The most common 3D printing technologies in dentistry and orthodontics are based on photopolymerization techniques and the photosensitive liquid resin is used as material. The resin is cured only under light irradiation provided by different UV light sources . Without irradiation, the resin keeps liquid. The resin 3D printing is represented by three technologies accordingly with the different light source:

  • SLA (Stereolithography): the liquid polymer is exposed to light where the UV laser draws a cross-section layer by layer
  • DLP (Digital Light Processing): a digital light projector generates the UV light that selectively cure the resin in the resin tank
  • LCD (Liquid Crystal Display): an array of LED’s illuminating on the LCD. The LCD is used as a mask, which creates the curing pattern to cure the resin in the resin tank.


DLP and LCD printers are more similar to each others than SLA printers but for all of them there are general rules to calibrate correctly any resin:

  • The polymerization must be limited to the areas defined by the slicing process, that is the process converting the 3D model into instructions for the 3D printer through all the printing settings;
  • The software must compensate the size variations due to post-curing effects. In fact, after printing, the photopolymerized resin is additionally subjected to a post-curing process in an ultraviolet (UV) oven to improve its mechanical strength by polymerizing unreacted monomers while ensuring that the polymerization is even and complete in all regions.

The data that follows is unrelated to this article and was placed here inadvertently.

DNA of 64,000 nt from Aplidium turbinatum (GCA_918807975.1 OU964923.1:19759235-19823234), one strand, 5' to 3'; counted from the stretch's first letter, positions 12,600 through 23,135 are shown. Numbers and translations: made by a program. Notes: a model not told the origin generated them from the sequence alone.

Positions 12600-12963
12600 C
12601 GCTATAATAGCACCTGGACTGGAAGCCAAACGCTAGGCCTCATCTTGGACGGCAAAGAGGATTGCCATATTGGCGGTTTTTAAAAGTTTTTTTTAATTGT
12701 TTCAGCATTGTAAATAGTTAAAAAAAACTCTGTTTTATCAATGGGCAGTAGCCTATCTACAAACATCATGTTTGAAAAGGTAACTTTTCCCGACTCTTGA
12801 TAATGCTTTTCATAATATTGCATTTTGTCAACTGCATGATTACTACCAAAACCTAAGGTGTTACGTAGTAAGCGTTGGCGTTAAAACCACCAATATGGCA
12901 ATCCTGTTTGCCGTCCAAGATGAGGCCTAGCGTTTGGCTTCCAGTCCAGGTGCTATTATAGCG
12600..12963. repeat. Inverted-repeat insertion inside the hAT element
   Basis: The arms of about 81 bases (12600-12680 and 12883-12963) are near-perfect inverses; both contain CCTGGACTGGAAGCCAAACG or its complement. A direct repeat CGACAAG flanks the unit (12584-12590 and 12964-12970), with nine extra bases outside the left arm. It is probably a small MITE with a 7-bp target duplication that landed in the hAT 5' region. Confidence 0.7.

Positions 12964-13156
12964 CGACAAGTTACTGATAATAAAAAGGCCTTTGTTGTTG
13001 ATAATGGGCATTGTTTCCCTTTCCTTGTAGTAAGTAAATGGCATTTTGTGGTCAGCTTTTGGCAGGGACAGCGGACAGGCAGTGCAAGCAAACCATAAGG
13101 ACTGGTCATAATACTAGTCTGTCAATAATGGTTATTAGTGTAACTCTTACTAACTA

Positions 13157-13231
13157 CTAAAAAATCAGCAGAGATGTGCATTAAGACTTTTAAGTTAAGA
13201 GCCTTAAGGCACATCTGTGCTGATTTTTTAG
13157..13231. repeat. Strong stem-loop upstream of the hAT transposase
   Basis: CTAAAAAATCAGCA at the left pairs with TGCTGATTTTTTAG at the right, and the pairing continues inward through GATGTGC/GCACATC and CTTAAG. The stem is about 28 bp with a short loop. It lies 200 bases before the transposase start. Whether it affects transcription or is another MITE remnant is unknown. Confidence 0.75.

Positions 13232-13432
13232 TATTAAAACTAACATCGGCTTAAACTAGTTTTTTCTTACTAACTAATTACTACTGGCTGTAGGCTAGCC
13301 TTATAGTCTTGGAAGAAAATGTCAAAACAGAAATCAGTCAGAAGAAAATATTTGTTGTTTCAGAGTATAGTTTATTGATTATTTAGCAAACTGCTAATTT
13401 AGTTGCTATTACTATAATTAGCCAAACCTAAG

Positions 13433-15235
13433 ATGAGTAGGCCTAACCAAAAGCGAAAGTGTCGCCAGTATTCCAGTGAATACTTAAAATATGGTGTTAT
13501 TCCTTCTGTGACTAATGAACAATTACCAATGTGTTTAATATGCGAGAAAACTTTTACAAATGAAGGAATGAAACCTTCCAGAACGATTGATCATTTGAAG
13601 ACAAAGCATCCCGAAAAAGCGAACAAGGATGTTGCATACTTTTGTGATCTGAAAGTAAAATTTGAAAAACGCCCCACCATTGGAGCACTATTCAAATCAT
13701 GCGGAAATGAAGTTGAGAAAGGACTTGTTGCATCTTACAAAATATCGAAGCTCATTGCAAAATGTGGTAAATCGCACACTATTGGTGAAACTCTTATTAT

Practical example:

Immagine1The illuminated area at the bottom of the tank is a square having a side of 50×50. This square is “drawn” by the projector at the bottom of the tank with a precision given by the calibration of the printer manufacturer and that is part of the technical features of the device. What the dental printer user must do is to control precisely everything above the bottom of the tank, that is to make the resin solidify correctly within the defined area.


In addition to proprietary resins, on the market there are many resins of different brands (Pro3dure, Nexdent, Detax, Dentona, Applylabwork …). Some manufacturers offer the same type of resin already diversified for the specific technology of the printer (SLA, LDP or LCD). Other manufacturers distribute resins that are compatible with all technologies. On the marketplace there are also resins that react only if affected by a specific light spectrum or resins that are very reactive to the visible spectrum, called daylight resins.